Amplifying this point, C. Eric Lincoln has noted that “internationally Pentecostalism is very much a Third World movement.” He goes on to suggest that by 1970, “there were estimated to be from 25 to 35 million Pentecostals worldwide, while the original Holiness movement could be credited with having given impetus to the founding of well over a hundred new denominations.”2

It is also worth noting that not only have respected African American scholars begun to pay more attention to black Pentecostalism, which many in the past dismissed as a lower-class cult phenomenon, some of the nation’s most prominent white sociologists are also attempting to understand it. This is how sociologist Peter Berger regards the social and economic consequence of this international Pentecostal presence: “I have long argued (and have not changed my mind) that evangelical Protestantism, especially in its Pentecostal version, is the most important popular movement serving (mostly inadvertently) as a vehicle of cultural globalization. It is a movement of astounding scope—in large areas of East and Southeast Asia, in the Pacific Islands, in sub-Saharan Africa, and most dramatically in Latin America.”3

Phillip Jenkins in his recent popular book, The Next Christendom, supports the point with a provocative thesis: “Over the past century, the center of gravity in the Christian world has shifted inexorably southward to Africa, Asia, and Latin America. Already today, the largest Christian communities on the planet are to be found in Africa and Latin America.”4 Jenkins then highlights the “countless implications for theology and religious practice” of this shift southward:

In countries where there is significant poverty, many Western scholars expected a greater embrace of liberation theology’s political analysis, but something else seems to have happened. “Southern Christians” are more conservative in belief and moral teaching with a strong supernatural orientation, reflect more interest in personal salvation than radical politics, and preach deep personal faith, communal orthodoxy, mysticism, and Puritanism founded on clear scriptural authority. There is greater openness to faith healing, exorcism, dream, visions, and a conservative family ethic.5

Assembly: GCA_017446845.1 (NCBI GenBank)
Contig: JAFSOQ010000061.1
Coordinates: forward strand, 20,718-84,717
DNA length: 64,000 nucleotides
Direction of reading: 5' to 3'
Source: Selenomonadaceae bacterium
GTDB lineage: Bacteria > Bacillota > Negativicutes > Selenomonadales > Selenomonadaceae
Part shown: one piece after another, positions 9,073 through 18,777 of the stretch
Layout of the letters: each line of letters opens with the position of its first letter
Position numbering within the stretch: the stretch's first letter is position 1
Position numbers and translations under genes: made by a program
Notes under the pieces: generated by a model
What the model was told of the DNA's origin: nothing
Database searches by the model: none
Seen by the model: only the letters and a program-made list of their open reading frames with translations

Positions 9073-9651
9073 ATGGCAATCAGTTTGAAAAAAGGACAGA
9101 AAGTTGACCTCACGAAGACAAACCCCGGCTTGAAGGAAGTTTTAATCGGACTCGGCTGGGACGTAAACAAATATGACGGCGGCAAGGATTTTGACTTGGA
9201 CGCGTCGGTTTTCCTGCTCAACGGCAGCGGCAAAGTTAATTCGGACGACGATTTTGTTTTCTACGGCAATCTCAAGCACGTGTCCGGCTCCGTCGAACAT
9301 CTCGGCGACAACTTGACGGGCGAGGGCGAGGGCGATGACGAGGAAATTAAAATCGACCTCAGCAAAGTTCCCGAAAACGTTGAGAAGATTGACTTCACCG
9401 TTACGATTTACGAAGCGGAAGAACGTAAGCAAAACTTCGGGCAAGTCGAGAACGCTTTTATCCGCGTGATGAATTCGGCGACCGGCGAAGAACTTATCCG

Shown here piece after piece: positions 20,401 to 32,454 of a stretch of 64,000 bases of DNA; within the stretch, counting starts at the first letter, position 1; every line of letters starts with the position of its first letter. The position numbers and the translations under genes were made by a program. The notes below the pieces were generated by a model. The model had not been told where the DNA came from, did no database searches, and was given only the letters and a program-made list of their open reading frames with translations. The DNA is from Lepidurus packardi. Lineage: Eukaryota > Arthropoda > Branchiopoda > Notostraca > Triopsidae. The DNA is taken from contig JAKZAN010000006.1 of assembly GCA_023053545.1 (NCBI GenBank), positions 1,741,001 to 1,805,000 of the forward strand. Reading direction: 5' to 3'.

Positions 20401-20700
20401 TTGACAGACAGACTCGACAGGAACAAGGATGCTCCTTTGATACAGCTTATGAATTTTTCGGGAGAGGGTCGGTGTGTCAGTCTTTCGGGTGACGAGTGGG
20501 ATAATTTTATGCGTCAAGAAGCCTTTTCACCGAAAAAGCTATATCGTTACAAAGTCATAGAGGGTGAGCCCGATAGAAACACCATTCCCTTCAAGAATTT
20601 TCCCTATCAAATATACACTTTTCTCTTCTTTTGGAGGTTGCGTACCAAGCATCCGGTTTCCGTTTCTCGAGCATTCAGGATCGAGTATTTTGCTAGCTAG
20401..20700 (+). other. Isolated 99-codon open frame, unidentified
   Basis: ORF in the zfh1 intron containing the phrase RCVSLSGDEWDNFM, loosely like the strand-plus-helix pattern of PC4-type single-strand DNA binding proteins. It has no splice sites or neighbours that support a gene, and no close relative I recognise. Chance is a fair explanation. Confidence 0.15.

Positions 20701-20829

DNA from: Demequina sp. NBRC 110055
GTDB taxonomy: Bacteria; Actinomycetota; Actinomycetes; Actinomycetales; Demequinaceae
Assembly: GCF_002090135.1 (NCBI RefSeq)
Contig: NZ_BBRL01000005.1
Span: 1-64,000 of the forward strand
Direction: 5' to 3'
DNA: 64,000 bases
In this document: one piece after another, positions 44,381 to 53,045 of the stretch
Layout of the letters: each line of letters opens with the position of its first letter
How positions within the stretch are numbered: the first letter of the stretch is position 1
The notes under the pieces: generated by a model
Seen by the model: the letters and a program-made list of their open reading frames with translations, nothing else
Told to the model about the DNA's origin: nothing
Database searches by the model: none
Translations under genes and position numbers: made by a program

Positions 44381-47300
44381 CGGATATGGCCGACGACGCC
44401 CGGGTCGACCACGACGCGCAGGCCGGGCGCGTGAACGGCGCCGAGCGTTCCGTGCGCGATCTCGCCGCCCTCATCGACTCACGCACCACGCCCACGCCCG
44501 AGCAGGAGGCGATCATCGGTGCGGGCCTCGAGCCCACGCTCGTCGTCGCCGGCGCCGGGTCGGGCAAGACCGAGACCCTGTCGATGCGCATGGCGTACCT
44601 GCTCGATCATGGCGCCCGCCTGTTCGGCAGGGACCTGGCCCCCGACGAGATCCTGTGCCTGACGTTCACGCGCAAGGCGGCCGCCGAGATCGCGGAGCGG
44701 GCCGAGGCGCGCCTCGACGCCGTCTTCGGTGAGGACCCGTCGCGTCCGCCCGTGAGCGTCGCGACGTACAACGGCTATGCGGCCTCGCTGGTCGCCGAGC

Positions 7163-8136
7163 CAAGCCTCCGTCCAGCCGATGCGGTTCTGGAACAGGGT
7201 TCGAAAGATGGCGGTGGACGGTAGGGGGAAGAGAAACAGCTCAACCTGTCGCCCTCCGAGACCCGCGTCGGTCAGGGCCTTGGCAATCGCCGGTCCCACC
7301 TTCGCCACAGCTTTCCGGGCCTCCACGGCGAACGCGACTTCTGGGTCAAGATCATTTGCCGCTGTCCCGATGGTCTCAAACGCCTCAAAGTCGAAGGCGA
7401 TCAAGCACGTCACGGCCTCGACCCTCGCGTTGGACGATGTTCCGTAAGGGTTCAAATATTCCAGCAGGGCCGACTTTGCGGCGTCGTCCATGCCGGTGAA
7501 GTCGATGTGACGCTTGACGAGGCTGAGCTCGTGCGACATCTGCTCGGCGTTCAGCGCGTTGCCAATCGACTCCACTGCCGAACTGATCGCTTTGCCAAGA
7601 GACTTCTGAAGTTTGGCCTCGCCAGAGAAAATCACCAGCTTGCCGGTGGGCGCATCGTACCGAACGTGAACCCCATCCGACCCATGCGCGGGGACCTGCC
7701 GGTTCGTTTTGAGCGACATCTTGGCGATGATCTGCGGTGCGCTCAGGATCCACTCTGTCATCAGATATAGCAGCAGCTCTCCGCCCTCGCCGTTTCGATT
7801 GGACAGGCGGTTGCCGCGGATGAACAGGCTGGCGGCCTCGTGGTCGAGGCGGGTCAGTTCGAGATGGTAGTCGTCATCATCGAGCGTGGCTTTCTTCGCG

Despite similarities in their social analysis, Berger highlights Weber’s theory about the “elective affinity” between certain forms of religious faith and success in a capitalist economy. He notes several characteristics of the new Third World manifestation of the “Protestant ethic”:

It does not typically use the English language, and its worship (especially in its music) takes over many indigenous forms. However, the “spirit” that is expressed here has unmistakably Anglo-Saxon traits, especially in its powerful combination of individualistic self-expression, egalitarianism (especially between men and women), and the capacity for creating voluntary associations. Thus, it . . . facilitates social mobility in developing market economies . . . [and] among the leaders of this movement there is a consciousness of being part of a global movement, with increasing cross-national contacts between them and with the centers of evangelicalism in the United States.6

This last point about contacts between Pentecostals and evangelicals in the United States and those throughout the Third World is pertinent to the point I wish to develop regarding the potential for greater global influence by black Pentecostals.

Black Pentecostalism has embraced an inclusive racial and cultural vision.

My short list here represents my perception of some of the achievements or gifts of black Pentecostalism. It has embraced an inclusive racial and cultural vision; it has experienced and suggested renewal through acceptance of its own African traditional roots; it has sponsored bold and transformative urban ministries; and it has reached into all the world to promote authentic, non-racist Christianity.

Not to romanticize the tradition, I should note that although some black Pentecostals made space for innovations such as women’s ordained leadership (Bishop Ida Robinson’s Mt. Sinai Holy Church of America, Inc., 1924), this was not a uniform practice throughout the tradition and continues to be a point of controversy among some of the black Pentecostal denominations, especially the Church of God in Christ. The extraordinary work of Evelyn Brooks Higginbotham, Cheryl Sanders, Cheryl Townsend Gilkes, Daphne Wiggins, Katie Cannon, and many others underscores the genius of black church women who maneuvered within, and navigated around, patriarchalism in black church culture. Nevertheless, this continues to be among the great fault lines within black Pentecostalism, testing its capacity to live out a radically new order guided by the radically egalitarian spirit who pours out on all flesh, sons and daughters. Why is it taking so long to grasp this revelation?